Another way to distinguish between a road bike helmet and a mountain bike helmet is their back-of-the-head protection. Mountain bike helmets have a lower-cut rear. This ensures that the helmet fits riders perfectly.
A lower-cut rear’s main benefit is adding protection to the back of the head. This is because the back of the head comes into direct contact with the ground when you fall backward on off-road terrain. So, when your head is fully covered inside the helmet, there will be fewer head injuries.
The cut also helps reduce the head’s shaking as riders come down rough terrain. This increases head stability, and riders can better navigate their way even if speed increases as they come down.
Although road helmets usually have a higher cut back end, they have started to adopt the low-cut design as it increases safety on a paved road too.
As mountain bike helmets have a lower rear, it is essential to have more extension at the front. This maintains the helmet’s balance and prevents it from falling off mid-ride.
Helmets that have an over-ear design keep the jawline enclosed and offer it more protection. This feature is absent in road bike helmets.
Moreover, over-ear designs limit access to your earbuds. This is important because, in case of a fall on mountainous terrain, you may fall on the side of your head and damage your ears. Over-the-ear designs protect your hearing by reducing this risk.
Mountain bike helmets offer extra protection for the lower part of your face by including chin bars. They cannot even be optionally fitted on road bike helmets because they are not designed to include chin bars.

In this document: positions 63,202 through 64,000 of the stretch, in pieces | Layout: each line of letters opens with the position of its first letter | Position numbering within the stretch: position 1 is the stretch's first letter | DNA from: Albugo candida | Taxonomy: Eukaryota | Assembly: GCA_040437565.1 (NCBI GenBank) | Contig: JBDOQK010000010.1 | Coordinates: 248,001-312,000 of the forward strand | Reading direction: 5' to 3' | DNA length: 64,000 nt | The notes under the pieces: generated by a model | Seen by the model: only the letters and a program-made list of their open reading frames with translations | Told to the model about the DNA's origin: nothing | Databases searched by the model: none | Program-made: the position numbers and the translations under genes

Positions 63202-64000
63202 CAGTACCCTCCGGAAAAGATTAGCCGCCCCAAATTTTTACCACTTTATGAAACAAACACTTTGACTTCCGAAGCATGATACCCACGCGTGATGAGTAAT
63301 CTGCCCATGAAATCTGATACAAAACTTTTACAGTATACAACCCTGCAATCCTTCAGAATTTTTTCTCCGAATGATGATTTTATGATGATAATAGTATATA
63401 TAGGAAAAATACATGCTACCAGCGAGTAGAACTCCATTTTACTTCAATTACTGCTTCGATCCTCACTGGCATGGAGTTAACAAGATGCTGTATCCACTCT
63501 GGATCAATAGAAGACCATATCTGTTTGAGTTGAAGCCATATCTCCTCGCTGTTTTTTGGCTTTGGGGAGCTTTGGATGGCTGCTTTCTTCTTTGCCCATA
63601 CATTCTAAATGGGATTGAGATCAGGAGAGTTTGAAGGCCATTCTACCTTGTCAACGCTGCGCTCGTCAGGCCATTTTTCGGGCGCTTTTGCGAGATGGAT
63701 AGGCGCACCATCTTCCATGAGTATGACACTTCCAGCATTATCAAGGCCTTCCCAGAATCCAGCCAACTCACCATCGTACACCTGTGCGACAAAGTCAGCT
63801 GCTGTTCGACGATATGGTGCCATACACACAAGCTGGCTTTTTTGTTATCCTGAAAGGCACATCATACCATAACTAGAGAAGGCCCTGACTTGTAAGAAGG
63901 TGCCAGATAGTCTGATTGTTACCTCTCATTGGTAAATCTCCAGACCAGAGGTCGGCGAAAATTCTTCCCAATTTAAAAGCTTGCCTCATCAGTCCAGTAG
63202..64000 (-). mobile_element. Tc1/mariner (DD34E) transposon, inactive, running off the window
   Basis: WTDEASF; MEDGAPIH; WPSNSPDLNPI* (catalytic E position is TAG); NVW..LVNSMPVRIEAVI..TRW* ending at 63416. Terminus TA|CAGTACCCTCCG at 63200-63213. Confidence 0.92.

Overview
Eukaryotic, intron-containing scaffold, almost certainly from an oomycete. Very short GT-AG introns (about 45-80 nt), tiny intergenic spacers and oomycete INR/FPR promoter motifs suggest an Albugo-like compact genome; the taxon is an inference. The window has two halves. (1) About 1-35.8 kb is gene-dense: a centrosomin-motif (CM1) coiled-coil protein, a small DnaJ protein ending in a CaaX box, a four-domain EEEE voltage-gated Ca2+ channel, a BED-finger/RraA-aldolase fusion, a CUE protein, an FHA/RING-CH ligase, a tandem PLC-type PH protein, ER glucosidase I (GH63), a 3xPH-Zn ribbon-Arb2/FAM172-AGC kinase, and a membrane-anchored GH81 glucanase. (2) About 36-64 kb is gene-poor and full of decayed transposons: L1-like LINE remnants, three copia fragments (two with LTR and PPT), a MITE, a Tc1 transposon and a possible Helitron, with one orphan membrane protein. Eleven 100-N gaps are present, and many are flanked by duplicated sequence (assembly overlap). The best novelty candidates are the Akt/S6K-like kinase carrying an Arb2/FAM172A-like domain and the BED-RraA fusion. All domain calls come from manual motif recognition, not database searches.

However, they are necessary for off-road terrains, especially during downhill riding. This is because full-face protection will reduce injuries to a rider in case the speed increases too high or an obstacle causes the mountain bike to topple.
Safety And Injury Protection
A road bike helmet and a mountain bike helmet have varying protection levels because of the aforementioned design features. Although mountain bike helmets are designed to offer more head coverage, road bike helmets have been tested better to prevent brain injury.
A new technology part of road bike helmets is the Multi-directional Impact Protection System (MIPS). This helmet insert is designed to create a slip-plane layer between the helmet’s shell and the biker’s head.
In case of a crash, this slip plane reduces rotational forces to the head. As these are the basic causes of brain injuries and concussions for cyclists, road bike helmets prevent brain injuries better than mountain bike helmets.
Weight Of The Helmet
Mountain bike helmets are made up of more material and are heavier than road bike helmets. The thick shell and lower-cut rear add more to the extra weight. However, helmet weight also heavily depends on the company and model of helmet that you buy.
Goggles And Sunglasses Compatibility
When cycling, it is vital to wear the proper eye-protection gear. This ensures clear vision for riders and prevents sun rays and unwanted objects from getting into the eyes. Goggles require 2 inches of even surface going from each side over the rear for their straps to be secured in place.
Most mountain bike helmets can be worn with goggles, but not many can be comfortably worn with sunglasses. This is because the long visor and over-ear designs of mountain bike helmets will lead to added pressure points on the frames of regular sunglasses. However, sleeker sunglasses can still be worn under them.
Having discussed features that make a road bike helmet and a mountain bike helmet different, we will now consider whether we can use the two interchangeably.
Here’s a buyer’s guide for you to consider:
Can A Mountain Bike Helmet Be Used For Road Cycling?
Yes, a mountain bike helmet can be used for road cycling as they are suitable for safety. However, the lack of aerodynamic and ventilation features and more weight can make them less efficient.